F) Response from the Director of the PCC, Stephen Abell. 29

Sir Michael Lyons, Thank you for your letter of 24th June. I am, of course, very happy to offer further information about the Press Complaints Commission. As you know, I want to be as helpful as possible in informing members of your committee about the work of the PCC. I know that you will want to be as thorough as circumstances allow. Of course, since your letter, events have moved on, which has rather delayed my response to you. Last week, the Commission issued a statement making clear its intention to review its own constitution and funding arrangements, the range of sanctions available to it, and its practical independence. The PCC remains committed to the establishment of a more effective system, one that supports appropriate freedoms, but demands the highest ethical standards. There is now a public inquiry into media ethics, which will look specifically at the regulatory regime for the press. We believe that this will become a channel for appropriate improvements to the PCC. There is already widespread consensus that the model for press regulation should be a non-statutory one. In passing, I would like to set on record my hope that your report will follow the terms of your inquiry’s own remit. It is not clear, for example, what “regulatory regimes” (such as broadcast regulation) you have examined other than the Press Complaints Commission. Nor what scrutiny has been placed on “media” other than the printed press, especially including the online world. It appears to be the case that people in the public eye, to whom you have spoken, have outnumbered representatives of the public by a considerable margin. I trust that you report will not be imbalanced as a result. The PCC is an organisation constantly working, and evolving, in order to best serve the public. Since the CMS Committee reported, the Commission has had an independent Governance Review, a 9-month audit of our processes and structures. Its report can be found on our website: In it were 74 recommendations. The PCC published its response to the report (, in which it made publicly clear that it was able to accept almost all of the recommendations. Clearly, there is (as there always has been) acceptance of the need for further reform. We will contribute to the public inquiry on this score, and hope to be able to provide solutions in the construction of a regulatory framework that retains the benefits of the current system, and the expertise of its staff. It is within this context that I answer your specific points below: • The PCC is not responsible for the membership of the Editors’ Code of Practice Committee. The body responsible for the Code is separate to the body responsible for making decisions. That is the case for the PCC, as with the ASA. However, following a recommendation from the Governance Review, a greater public influence to the Committee was instituted. This means that two non-journalists (the Director and the Chairman of the PCC) are active members of the Code Committee. The PCC itself (with its public majority) is consulted on any changes to the Code, and must ratify them before they can be enforced.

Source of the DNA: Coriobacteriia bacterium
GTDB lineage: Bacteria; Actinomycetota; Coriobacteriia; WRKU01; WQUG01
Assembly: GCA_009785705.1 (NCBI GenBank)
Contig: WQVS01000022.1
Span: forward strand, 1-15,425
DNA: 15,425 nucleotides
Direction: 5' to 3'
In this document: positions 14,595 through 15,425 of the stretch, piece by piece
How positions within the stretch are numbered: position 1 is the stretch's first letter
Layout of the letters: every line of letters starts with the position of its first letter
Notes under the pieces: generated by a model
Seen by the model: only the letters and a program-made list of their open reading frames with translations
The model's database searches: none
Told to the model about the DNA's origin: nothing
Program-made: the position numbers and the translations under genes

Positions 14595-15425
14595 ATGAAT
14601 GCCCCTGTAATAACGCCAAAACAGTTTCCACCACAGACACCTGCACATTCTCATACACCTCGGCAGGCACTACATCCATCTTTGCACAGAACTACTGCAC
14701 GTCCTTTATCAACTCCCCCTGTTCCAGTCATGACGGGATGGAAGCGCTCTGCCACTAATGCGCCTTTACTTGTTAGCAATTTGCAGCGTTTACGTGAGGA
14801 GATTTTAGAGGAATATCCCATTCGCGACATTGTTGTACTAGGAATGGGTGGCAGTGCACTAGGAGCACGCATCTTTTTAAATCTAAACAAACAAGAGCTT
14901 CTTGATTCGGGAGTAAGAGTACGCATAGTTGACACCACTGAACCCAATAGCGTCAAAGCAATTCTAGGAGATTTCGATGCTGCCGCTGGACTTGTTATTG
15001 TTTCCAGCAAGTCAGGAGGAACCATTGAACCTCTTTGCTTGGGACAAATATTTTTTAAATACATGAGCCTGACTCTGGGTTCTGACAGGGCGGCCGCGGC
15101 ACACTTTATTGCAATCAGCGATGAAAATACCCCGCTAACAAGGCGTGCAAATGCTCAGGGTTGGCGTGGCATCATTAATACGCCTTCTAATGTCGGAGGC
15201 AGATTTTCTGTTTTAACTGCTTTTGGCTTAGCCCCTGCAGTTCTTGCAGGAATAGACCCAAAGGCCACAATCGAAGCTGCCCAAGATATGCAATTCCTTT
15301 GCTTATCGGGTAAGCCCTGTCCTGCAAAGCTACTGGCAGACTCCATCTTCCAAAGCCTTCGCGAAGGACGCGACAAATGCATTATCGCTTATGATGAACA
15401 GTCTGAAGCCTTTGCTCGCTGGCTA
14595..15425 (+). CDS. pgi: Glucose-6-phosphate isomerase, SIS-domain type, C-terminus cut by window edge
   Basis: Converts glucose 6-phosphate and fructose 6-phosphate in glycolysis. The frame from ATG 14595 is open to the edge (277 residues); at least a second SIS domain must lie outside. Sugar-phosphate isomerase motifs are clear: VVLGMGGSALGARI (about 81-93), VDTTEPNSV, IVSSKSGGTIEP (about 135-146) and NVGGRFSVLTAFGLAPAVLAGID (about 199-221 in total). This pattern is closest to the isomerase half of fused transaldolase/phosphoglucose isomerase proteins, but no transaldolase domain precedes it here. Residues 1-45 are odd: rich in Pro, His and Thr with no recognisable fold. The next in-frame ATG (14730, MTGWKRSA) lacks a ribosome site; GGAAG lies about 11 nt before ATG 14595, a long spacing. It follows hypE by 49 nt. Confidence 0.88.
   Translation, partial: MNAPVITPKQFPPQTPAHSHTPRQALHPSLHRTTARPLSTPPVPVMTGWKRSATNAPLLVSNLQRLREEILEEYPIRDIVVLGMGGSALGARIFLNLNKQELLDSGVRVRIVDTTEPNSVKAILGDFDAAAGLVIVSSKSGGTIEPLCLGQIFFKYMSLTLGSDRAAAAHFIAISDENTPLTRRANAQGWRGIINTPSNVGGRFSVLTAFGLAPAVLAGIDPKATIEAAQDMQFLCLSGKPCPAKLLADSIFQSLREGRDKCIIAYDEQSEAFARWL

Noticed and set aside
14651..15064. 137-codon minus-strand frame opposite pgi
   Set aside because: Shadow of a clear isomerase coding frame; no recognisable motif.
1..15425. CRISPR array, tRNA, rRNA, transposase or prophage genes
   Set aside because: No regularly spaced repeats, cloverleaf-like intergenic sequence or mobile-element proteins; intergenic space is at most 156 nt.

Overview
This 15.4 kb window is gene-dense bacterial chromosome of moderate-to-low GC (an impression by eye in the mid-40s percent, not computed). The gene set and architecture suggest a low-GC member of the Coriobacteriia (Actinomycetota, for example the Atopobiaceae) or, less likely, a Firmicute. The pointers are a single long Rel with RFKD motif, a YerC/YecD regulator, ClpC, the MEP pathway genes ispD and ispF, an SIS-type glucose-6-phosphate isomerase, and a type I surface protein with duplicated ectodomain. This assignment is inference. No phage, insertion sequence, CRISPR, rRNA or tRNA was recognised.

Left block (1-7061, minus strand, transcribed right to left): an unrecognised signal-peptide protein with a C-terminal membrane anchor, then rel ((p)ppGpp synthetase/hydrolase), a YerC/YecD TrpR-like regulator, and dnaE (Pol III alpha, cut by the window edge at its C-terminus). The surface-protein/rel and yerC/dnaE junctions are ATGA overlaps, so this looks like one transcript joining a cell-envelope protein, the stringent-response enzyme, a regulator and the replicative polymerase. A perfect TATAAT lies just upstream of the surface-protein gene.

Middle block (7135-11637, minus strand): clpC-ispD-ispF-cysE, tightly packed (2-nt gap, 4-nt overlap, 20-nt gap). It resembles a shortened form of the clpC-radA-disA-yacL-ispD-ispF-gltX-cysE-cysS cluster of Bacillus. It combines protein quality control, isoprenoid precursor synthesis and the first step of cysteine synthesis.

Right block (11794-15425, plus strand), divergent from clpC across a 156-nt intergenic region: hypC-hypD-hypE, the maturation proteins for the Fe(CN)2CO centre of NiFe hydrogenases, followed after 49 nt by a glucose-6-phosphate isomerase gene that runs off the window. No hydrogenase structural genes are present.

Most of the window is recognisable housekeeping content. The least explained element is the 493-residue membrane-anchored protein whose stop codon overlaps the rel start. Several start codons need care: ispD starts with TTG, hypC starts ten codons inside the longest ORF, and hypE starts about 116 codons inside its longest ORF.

The PCC currently has the largest lay majority of any similar press council in Europe. Its structure is, in essence, the same as another self-regulatory body in the UK: the ASA. Public members outnumber editors by 10 to 7. The Governance Review recommended that membership not be increased further, saying it would not “improve the independence of the PCC in practical terms as it is already safeguarded”. The Commission is currently in the process of examining how its practical independence might be enhanced further. The PCC has increased its proactive work since the Select Committee report. It is impossible to outline every example for obvious reasons. However, there are three key areas: o contacting vulnerable people at the centre of stories, including in regard to whom concerns exist about standards of reporting, to ensure that they can come to the PCC. We did this 25 times in 2010. o intervening pre-publication to prevent physical harassment by journalists (including broadcasters) or the appearance of inaccurate or intrusive material. It is notable that, as Ofcom has no statutory powers pre-broadcast, the PCC has undertaken to handle concerns about the behaviour of broadcast, as well as print, journalists in terms of preventing media scrums. o issuing guidance and conducting training to the industry to improve standards. We hosted 60 seminars in 2010 across the newspaper and magazine industry.

All of this work must be continued in the public interest. Contractual reference to adherence to the Editors’ Code is now standard practice across the industry. The Governance Review said: “Its role in considering standards should be made apparent both in terms of its public statements and actions in the context of enforcing the Code”. The PCC now publishes precisely its role in the area of standards: It seems to me that one area of practical improvement for the PCC in the future will rest on how to balance its complaints role (providing free redress for members of the public, who have no lawyers or representatives to speak for them) with a compliance role (dealing with broad issues of public concern). The latter must not come at the expense of the former.


The PCC last year, following a further recommendation from the Governance Review, created the role of Deputy Chairman. The PCC, as stated above, is not responsible for the wording of the Code. The issue of incorporating prior notification into UK law was, as you know, recently rejected by the European courts. However, it is something that the Code Committee is examining, pending the conclusion of Max Mosley’s proceedings. The Commission has previously upheld a complaint against the News of the World for failing to contact an individual before publication: